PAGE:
Craigslist Safety and Buying in Real Life from Online Ads

 

You can get some great deals online. You can find items you collect and unload family heirlooms. Online shopping on Craigslist has made it easier to search worldwide for items you want and find buyers from afar to buy what you are selling. It's free or cheap and easy. But, Craigslist and Kijiji (Ebay's Craigslist equivalent) operate without feedback scores or authentication of sellers' or buyers' identities. That means it's up to you to do your homework on what your buying, safe interactions and buyer and seller beware tips. 

 

Digital Self-Defense is the Way to Start Being a Smart Craigslist and Kijiji Shopper and Seller

 

  • Do your homework - Use trusted sites, do some comparison shopping and when you find what you want, "Google" the company, website, person, address, email, contact information and product. (Bing, Yahoo and Facebook them too!) Scams, crooks, registered sex offenders, and ex-spouses may pop up. It's a simple step that can save you money, heartbreak and harm. Ask for references, if you can. And check them out by phone. (It's harder to fake 6 different people by phone than by email.) Parry Aftab, our founder and Executive Director, uses Craigslist every day and Kijiji when in Canada. She feels safe using it and uses these tips herself.

  • Phone a friend - Run the deal or encounter by someone you know and trust. Sound too good to be true? (Then it probably isn't true!) Does something feel wrong about it? Trust your gut and your friend's advice. And, while you're at it, take the friend with you when you go. And have at least one friend with you when showing your things to potential buyers or renters. Two may be "company", but three (or more) is safer. (Especially if they are that sumo wrestler we mentioned earlier.)

  • Do it in public - You are much safer when others are around. Getting cornered alone in your or their basement when you are selling or buying that antique dresser isn't fun. So move what you are selling into the driveway, onto your lawn or porch or into the lobby or garage of your building. The extra work is worth it! Ask them to do the same if they are selling, or hand them your digital camera to take a pic for you on the spot (to confirm there is really a dresser.) Blame it on a bad knee, fear of the dark or asthma, if you want to avoid confrontation. Or post your friend at the door and you go alone.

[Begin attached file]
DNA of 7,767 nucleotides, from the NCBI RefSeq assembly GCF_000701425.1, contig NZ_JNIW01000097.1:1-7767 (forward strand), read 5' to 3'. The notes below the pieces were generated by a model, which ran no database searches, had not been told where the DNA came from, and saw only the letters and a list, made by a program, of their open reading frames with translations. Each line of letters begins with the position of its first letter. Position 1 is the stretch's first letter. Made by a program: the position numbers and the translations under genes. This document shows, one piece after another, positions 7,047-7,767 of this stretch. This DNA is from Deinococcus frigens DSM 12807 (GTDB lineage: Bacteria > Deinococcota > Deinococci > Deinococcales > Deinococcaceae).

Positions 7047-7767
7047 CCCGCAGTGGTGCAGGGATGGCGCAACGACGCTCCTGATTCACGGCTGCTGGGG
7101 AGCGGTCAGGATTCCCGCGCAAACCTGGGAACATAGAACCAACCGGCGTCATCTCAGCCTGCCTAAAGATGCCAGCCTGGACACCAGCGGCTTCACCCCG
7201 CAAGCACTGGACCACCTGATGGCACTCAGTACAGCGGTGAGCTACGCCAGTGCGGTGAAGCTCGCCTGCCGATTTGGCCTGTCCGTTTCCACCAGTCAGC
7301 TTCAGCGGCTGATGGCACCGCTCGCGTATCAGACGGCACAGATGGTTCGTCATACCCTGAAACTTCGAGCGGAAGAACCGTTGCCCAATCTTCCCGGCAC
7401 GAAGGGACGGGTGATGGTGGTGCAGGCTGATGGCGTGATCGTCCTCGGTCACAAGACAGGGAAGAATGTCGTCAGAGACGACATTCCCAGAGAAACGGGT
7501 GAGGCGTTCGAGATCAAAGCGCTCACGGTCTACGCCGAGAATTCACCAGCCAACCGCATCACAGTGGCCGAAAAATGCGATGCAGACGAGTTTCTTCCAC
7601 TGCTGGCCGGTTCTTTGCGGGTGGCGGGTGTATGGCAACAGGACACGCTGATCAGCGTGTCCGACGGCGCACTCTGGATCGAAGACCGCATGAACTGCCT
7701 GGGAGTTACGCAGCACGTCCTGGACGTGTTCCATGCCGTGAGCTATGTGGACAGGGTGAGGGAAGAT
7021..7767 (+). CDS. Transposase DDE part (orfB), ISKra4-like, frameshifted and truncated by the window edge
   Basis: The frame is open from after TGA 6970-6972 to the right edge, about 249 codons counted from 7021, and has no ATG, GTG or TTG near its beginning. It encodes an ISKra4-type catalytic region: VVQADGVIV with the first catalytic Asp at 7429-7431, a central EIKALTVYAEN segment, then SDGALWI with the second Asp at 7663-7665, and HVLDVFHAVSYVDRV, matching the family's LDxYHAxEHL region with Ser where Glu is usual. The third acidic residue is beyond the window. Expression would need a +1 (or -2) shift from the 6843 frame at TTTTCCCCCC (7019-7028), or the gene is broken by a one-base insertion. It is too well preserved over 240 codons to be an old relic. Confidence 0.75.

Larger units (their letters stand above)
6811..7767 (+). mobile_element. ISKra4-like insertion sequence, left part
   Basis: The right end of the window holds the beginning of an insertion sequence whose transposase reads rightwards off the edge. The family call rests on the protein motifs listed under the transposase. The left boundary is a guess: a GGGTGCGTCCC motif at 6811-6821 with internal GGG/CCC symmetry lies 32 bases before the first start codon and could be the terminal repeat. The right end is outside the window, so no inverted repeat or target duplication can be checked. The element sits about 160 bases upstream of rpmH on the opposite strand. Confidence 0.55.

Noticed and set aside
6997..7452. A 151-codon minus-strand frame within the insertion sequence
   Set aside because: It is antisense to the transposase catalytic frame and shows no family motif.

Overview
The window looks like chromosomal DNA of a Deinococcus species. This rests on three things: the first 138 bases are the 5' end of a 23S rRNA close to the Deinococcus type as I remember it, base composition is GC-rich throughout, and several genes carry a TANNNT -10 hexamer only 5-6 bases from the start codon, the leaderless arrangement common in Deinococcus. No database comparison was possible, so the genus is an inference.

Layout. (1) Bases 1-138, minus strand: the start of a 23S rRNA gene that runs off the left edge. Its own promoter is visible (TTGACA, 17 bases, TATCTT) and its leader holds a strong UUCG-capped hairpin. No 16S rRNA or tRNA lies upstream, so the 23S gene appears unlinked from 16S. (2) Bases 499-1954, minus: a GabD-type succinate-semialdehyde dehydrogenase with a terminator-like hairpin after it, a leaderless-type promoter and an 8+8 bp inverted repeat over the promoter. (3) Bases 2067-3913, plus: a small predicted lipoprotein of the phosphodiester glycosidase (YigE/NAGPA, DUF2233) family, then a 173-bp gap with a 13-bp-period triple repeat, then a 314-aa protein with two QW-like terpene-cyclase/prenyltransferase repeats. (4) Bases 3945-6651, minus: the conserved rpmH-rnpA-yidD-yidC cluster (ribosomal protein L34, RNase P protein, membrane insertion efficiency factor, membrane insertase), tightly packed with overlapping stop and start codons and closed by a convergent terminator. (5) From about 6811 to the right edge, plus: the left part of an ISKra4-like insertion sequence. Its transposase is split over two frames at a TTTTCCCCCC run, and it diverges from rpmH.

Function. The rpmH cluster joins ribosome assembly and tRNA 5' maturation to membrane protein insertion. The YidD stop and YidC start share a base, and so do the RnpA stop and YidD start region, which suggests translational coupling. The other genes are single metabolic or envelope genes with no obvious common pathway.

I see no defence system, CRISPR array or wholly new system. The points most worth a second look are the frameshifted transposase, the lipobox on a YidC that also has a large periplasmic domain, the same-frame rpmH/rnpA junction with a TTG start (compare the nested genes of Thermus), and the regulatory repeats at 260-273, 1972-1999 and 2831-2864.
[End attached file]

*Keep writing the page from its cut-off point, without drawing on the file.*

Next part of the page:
• Keep a record - Print everything out - the ad, the email chain, pictures, directions, names and addresses. Keep a digital copy too, so the messages can be tracked to the senders if necessary. Save voicemails and texts.

  • Just the Facts - Ask if the item is new, used or refurbished. Beware of "like new" claims. If it's not brand new in perfect condition, it's not "new."Print out comparison shopping info too. Many online "deals" are more expensive than current sales at a local store you like and trust.

  • Take It With You - If you are considering buying a large item that requires a van or small truck, bring it when you go. If you can't, take something vital to the set with you if you are paying and bringing back someone to help pick it up. A drawer from a big dresser, the rails for a four-poster bed, shelves from a bookcase, the seat form a bike; anything that you can take that leaves the remianing pieces useless or too expensive to replace. It keeps the seller from reselling the item.